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Refugee naturalisation and integration

The 1951 Refugee Convention postulates that the ‘Contracting States shall as far as possible facilitate the assimilation and naturalisation of refugees. They shall, in particular, make every effort to expedite naturalisation proceedings and to reduce as far as possible the charges and costs of such proceedings.’ While the Convention places no naturalisation requirement on the host country, it favours integration therein through its time and ties approach to the incremental acquisition of rights as well as the fact that it includes no explicit provisions on voluntary repatriation. Yet, exploring global practices reveals that many refugee hosting countries prioritise (voluntary) repatriation and at the expense of naturalisation and integration. Absent naturalisation, the limits of local integration encompassing ‘self-reliance’ and a form of ‘social citizenship’ must be acknowledged.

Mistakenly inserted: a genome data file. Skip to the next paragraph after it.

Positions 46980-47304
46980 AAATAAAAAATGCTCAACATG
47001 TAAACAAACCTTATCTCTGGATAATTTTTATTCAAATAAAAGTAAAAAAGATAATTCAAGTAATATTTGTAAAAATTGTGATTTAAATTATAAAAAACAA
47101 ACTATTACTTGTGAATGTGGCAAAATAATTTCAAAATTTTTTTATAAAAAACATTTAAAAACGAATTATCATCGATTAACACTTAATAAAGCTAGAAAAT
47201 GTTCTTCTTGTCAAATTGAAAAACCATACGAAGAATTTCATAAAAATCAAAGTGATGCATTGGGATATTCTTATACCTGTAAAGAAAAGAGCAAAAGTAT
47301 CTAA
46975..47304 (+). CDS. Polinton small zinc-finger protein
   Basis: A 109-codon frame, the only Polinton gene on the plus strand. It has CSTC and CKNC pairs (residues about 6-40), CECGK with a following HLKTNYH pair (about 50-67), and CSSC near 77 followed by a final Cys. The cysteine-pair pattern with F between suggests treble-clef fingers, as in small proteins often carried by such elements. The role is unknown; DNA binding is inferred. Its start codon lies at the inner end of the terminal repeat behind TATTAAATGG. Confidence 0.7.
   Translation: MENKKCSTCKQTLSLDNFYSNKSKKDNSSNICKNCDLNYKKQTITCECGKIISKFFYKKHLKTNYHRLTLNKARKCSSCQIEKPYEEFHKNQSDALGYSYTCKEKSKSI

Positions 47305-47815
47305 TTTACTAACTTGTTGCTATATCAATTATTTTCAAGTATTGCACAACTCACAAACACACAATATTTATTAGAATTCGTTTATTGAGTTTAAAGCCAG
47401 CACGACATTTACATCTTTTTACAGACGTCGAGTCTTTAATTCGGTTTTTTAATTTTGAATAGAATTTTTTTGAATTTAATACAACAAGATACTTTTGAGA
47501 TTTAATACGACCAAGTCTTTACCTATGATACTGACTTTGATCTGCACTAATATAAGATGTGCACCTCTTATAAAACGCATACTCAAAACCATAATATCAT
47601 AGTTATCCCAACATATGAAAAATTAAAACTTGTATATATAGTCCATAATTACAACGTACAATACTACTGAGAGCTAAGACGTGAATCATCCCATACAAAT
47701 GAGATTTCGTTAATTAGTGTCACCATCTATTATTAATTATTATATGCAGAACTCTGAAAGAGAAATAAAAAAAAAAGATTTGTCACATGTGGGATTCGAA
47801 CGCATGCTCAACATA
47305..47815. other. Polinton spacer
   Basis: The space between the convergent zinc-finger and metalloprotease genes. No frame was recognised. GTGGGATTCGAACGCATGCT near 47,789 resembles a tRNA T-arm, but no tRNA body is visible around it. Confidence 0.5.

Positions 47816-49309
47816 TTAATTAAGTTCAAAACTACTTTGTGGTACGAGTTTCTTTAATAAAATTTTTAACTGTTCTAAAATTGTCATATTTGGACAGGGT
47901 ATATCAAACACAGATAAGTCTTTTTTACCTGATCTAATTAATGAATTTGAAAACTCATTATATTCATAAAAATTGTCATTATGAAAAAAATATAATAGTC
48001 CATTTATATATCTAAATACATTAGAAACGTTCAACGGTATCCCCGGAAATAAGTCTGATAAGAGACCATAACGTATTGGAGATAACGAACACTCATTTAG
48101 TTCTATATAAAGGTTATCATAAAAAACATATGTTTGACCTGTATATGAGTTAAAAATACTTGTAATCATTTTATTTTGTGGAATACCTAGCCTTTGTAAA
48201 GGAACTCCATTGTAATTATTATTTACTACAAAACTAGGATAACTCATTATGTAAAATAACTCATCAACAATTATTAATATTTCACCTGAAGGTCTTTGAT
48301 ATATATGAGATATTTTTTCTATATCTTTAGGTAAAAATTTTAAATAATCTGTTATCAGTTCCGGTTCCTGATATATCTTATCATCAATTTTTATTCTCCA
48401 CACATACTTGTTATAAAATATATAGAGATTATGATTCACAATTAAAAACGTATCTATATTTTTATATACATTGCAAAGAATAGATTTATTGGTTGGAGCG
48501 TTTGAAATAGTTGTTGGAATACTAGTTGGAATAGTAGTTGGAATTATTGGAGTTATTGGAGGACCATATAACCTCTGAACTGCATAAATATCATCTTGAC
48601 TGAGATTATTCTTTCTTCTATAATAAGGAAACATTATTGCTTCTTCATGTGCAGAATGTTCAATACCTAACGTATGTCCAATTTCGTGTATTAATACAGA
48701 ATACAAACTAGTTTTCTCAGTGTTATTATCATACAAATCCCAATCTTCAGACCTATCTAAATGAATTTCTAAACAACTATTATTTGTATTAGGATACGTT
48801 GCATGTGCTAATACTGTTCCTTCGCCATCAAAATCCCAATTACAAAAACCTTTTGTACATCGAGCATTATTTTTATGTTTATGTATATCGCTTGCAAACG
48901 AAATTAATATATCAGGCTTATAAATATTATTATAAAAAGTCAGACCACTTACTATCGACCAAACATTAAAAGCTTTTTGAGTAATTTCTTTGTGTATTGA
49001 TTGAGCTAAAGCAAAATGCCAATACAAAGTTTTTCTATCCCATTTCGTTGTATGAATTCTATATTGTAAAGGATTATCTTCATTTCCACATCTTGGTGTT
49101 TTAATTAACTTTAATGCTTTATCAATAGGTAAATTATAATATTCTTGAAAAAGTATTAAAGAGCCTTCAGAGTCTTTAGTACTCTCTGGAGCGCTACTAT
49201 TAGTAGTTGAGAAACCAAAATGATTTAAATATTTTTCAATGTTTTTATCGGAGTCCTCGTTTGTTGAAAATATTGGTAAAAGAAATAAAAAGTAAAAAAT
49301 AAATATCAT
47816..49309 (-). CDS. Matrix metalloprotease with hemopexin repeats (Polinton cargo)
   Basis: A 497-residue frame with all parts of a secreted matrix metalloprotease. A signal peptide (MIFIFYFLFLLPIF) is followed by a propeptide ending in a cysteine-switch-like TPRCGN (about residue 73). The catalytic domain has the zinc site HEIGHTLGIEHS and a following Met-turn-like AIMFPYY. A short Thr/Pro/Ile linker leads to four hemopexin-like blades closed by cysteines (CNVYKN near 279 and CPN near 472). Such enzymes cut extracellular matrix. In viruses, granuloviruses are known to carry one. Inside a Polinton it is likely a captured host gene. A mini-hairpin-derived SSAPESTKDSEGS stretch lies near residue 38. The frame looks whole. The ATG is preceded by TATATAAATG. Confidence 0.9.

A light lunch will be included from 12pm.